Working for a sustainable future in Northern Ireland
Climate change is happening, so whether you’re a farmer, business owner or a concerned citizen we can all play our part. The need to move away from fossil fuels and reducing levels of CO2 in the atmosphere is widely accepted. Only then can we avoid the worst that a much warmer climate will bring. The Bryden Centre is shaping how this energy transition will affect people, industry and our farming communities.
All life is carbon based
The natural world provides food, fibres for clothes and wood for paper and construction – all sustainable and carbon based. Much of the economy is also dependent on carbon: plastics, pharmaceuticals, lubricants, steel production and bitumen for roads are just a few examples. Removing dependency on fossil fuels will stop CO2 emissions from heating, power generation and vehicles that only add and don’t subtract CO2 from the atmosphere. However, we will need biogenic carbon, captured from the air by the natural world, to replace fossil fuel carbon used by industry and in the products we buy.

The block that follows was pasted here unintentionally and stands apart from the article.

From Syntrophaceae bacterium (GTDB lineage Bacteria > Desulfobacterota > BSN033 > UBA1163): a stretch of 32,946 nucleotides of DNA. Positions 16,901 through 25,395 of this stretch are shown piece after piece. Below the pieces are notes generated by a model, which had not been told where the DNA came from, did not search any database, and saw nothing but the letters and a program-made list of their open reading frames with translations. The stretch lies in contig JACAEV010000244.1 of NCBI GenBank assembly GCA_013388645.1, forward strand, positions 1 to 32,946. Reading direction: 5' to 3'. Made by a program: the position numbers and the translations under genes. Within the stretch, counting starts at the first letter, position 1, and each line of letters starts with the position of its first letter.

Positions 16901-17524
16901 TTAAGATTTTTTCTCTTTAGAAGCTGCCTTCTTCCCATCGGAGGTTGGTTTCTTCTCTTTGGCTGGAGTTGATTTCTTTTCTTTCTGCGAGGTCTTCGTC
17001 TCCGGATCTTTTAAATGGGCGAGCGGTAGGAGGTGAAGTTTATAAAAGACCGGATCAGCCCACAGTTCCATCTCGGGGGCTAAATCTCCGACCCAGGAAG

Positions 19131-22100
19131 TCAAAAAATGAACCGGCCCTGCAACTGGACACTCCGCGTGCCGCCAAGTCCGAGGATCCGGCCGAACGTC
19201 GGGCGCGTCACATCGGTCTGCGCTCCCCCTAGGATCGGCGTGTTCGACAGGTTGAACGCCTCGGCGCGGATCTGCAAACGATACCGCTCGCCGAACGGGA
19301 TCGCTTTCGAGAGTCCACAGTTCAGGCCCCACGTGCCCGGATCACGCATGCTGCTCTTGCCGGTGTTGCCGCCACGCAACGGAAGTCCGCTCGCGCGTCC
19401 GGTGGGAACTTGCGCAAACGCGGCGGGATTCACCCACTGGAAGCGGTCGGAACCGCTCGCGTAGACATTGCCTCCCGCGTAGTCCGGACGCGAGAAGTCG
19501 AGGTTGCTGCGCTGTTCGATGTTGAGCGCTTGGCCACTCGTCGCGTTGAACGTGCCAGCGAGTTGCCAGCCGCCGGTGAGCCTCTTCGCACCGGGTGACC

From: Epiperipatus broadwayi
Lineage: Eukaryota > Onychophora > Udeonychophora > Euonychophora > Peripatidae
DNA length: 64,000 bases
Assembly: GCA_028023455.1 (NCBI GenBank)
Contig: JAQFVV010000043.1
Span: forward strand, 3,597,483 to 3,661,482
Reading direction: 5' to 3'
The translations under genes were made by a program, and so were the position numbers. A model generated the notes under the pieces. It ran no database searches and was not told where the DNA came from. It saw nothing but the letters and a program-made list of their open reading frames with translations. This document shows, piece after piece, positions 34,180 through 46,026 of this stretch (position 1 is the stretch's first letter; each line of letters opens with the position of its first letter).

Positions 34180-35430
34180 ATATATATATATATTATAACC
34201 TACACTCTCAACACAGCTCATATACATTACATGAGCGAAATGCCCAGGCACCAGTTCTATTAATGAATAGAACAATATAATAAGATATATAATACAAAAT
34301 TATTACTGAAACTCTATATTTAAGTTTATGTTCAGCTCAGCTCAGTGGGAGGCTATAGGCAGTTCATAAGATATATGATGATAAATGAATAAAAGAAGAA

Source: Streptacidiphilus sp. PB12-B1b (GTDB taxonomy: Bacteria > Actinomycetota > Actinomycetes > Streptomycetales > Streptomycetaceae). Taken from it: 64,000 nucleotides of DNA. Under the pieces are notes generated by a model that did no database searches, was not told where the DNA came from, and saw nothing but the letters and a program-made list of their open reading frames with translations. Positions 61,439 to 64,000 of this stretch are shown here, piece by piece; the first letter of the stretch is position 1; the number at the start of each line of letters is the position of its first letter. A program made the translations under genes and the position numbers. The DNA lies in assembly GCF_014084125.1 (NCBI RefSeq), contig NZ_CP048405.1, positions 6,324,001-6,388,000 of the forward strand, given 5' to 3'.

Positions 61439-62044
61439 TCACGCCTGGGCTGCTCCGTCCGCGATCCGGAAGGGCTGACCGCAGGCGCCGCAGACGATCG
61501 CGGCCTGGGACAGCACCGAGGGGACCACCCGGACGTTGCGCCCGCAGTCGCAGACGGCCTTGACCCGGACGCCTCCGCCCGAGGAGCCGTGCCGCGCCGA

A welcome transition to renewable energy is gathering momentum. Not only will this reduce CO2 emissions but also give us cleaner air, better health and the potential for the cheapest ever electricity prices. Bryden Centre research is leading the way in the energy transition. Not only will our work improve renewable energy generation on land and in the sea, it will also ensure we don’t damage our precious environment in the transition.
High productivity on farms produces substantial levels of waste, disposal of this waste is a problem and can cause major environmental challenges. However, conversion of this waste to energy and biogenic chemical feedstocks offers valuable economic opportunities for farmers and rural economies while preventing harm to the environment. By supporting Northern Irish farmers Bryden Centre can cost-effectively:
- Deliver almost three times the biomethane compared to common anaerobic digester systems
- Produce valuable biogenic chemical feedstocks including capturing ‘green’ ammonia
- Prevent nitrate pollution of land and rivers
- Convert digestate to energy or other commercial products
While many options are technically feasible, they are unrealistic on a cost basis. Bryden Centre work focuses on practical solutions, achieving environmental sustainability through commercially viable technologies and creating pathways to address some of the difficult social issues such as fuel poverty and energy supply to remote rural communities. Many opportunities for traditional energy related companies to benefit from the energy transition are also evident as use of existing infrastructure for transmission and supply is essential for speed of implementation and minimising costs.